In this nationwide registry study, important differences between AVE and MVE were reported. Staphylococcus aureus was more common in MVE, whereas enterococci more common in AVE. S. aureus and enterococci were independent predictors of short-term mortality in MVE, whereas in AVE the causative pathogen did not predict outcome. S. aureus AVE was associated with a decrease in surgical intervention, and the short-term outcome of operated and non-operated S. aureus AVE patients was similar.
How might this impact on clinical practice?
The between-group differences regarding clinical presentation and predictors of survival suggest that a more individualised treatment approach may be needed depending on which valve is affected.
In AVE, the causative pathogen itself should not influence the decision whether or not to operate a patient.
Infective endocarditis (IE) is a severe infection of the heart, with a reported incidence of 3‒10 cases per 100 000 person-years.1 2 Despite advances in diagnostics and therapeutic management, in-hospital mortality (10%‒20%)3–5 and 1-year mortality (>30%)3 6 remain high.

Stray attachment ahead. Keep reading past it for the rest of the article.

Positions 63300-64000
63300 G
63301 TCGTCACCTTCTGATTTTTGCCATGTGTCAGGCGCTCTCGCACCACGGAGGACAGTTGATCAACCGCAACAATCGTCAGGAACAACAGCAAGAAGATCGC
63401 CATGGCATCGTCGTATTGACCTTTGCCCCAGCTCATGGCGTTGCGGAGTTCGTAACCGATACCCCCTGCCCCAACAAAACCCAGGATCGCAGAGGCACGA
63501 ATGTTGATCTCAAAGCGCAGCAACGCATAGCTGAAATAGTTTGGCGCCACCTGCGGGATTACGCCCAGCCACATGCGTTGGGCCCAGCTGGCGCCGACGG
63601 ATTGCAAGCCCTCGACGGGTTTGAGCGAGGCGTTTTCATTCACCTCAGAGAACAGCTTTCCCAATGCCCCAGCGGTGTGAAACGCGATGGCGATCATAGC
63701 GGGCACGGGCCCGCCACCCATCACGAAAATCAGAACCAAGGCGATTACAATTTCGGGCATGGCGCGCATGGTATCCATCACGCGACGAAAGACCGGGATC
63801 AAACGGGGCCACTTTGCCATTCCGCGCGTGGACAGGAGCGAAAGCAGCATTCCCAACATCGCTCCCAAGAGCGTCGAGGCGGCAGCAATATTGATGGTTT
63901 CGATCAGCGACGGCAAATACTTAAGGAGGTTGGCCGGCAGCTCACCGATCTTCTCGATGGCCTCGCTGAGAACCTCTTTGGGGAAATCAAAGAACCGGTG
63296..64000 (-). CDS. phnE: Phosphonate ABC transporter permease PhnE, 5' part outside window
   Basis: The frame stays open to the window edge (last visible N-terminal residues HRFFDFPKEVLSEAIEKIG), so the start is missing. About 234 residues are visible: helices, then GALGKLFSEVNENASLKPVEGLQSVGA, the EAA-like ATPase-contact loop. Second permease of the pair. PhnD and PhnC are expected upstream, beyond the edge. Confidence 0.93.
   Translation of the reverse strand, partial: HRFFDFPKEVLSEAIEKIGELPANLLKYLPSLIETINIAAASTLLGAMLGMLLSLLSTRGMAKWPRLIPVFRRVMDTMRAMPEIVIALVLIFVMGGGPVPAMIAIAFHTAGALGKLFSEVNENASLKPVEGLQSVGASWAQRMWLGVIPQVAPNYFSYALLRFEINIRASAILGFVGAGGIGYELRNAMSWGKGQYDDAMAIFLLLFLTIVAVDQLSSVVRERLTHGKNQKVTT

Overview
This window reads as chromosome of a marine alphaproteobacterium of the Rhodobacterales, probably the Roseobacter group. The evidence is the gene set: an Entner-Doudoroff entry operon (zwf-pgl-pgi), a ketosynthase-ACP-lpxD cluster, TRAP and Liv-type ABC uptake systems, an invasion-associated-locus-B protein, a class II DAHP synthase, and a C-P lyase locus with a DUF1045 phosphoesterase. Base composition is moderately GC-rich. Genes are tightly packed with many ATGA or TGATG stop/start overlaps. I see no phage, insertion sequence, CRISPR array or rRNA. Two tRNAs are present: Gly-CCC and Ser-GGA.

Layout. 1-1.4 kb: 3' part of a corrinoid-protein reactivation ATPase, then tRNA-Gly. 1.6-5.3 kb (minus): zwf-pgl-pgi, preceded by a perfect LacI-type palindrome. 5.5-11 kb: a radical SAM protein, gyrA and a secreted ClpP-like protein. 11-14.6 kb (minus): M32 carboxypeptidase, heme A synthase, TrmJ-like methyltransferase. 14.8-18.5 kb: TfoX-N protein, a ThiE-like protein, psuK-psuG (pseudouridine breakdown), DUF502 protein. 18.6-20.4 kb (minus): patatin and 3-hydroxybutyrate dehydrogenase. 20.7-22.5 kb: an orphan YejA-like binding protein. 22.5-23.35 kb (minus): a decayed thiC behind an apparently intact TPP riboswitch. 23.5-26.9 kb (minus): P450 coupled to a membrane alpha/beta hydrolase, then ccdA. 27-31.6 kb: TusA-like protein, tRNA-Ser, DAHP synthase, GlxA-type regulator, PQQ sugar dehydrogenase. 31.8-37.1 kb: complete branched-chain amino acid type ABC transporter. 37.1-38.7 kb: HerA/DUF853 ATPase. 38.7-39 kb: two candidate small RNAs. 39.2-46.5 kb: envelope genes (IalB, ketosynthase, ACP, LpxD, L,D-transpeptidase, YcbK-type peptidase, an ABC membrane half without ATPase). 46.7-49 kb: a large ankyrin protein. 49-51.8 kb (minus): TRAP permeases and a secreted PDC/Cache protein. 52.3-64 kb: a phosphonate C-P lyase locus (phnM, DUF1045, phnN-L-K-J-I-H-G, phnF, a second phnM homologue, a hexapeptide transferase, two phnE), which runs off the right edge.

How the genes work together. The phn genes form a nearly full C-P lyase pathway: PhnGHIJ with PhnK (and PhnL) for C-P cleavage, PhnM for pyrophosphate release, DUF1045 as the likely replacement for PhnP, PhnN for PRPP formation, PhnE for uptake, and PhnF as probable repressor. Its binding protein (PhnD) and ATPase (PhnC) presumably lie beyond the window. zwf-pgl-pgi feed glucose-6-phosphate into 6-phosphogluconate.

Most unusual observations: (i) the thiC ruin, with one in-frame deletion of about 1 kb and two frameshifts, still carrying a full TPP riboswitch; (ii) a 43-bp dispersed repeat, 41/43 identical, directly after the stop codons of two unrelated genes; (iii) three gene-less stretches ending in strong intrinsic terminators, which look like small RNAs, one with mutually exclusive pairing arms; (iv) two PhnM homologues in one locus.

IE is traditionally categorised either according to the site of infection into right-sided or left-sided IE; to the underlying structure into native or prosthetic valve IE or to the causative pathogen.7 Thus, native valve IE of the aortic valve (AVE) and mitral valve (MVE) are usually grouped into one entity: left-sided native valve infective endocarditis (LNVE). However, there are important differences in anatomy, physiology and ageing of the two valves: (1) the mitral valve is composed of two leaflets anchored to the left ventricular wall through chordae tendineae, while the aortic valve is composed of three cusps that are anchored to the walls of the aortic root; (2) the aortic valve is constantly subject to high pressure, while the atrial side of the mitral valve is never exposed to high pressure and (3) the most frequent disease affecting the aortic valve is aortic stenosis due to calcification, while mitral insufficiency due to leaflet prolapse is the most common pathology of the mitral valve.8 9